On a test bench, works marvelously. On the instrument panel and under static testing (on the ground), it is not sensitive enough. Maybe it is due to the natural posture of a taildrager. The gage comes with a a warning that it will only indicate correctly if installed in a vertical plane. Will wait FAA inspection and Form 337, then fly the thing and see what happens. Too much trouble rigging the tail up etc.
It would be neat to have a suitable IAS though...
Miguel
N8714D

13010
05-09-2006, 09:04 AM
I also failed to read the whole thing before suggesting the ultralight stuff. If you use an inclined water collum the change is more pronounced. That is the change in heigth also moves horizontally. This implies not flying useage. The other way to measure flow is differential pressure across a restriction. This is really what you are doing if you are measuring pressure in the vent line vs. atmospheric pressure. A calibrated orifice (washer) would have little nonrecoverable flow restriction and you can place a differential pressure gauge across it (airspeed indicator). The drop can be calibrated with a known flow at a given temprature. This is what would be used in dirty flow in an industrial application. The pressure change near the restriction would be more repeatable and more easily measured.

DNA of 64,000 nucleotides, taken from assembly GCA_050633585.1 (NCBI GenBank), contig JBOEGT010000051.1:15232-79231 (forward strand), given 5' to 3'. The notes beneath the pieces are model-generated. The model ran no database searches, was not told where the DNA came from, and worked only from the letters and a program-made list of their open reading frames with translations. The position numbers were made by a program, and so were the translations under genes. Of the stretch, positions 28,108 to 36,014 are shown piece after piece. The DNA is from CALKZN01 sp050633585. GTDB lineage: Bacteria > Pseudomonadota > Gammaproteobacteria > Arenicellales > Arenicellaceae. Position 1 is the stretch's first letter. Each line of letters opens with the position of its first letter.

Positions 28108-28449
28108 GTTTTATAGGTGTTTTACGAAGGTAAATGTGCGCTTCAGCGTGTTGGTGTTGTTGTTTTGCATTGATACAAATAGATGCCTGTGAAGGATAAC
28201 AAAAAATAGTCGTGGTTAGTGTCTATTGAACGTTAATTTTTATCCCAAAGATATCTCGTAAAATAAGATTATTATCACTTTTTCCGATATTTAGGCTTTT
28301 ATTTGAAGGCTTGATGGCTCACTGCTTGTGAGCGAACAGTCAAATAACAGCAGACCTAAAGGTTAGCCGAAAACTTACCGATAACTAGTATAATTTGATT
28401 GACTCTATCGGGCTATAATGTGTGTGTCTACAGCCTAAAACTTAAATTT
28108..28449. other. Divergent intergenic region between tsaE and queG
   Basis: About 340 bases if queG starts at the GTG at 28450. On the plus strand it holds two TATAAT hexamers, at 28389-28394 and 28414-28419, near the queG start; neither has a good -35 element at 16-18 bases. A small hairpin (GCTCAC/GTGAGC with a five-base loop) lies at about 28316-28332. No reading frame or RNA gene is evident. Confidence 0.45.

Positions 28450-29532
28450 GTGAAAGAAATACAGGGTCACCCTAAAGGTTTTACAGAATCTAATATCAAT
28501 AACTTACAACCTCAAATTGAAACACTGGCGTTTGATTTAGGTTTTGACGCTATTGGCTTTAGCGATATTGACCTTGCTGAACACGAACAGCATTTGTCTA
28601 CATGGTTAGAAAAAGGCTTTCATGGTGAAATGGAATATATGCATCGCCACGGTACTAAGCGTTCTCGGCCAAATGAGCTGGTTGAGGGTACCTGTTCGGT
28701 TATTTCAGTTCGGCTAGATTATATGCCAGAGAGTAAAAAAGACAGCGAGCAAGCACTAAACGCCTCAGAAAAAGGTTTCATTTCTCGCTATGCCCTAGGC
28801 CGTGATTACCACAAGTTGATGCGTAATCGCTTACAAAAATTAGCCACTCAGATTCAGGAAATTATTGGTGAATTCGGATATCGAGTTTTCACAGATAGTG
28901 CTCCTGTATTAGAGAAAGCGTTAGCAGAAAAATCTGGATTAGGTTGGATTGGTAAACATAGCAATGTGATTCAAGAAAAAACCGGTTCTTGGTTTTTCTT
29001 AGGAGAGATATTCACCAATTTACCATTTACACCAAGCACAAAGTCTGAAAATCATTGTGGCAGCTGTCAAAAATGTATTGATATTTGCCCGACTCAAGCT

J.D.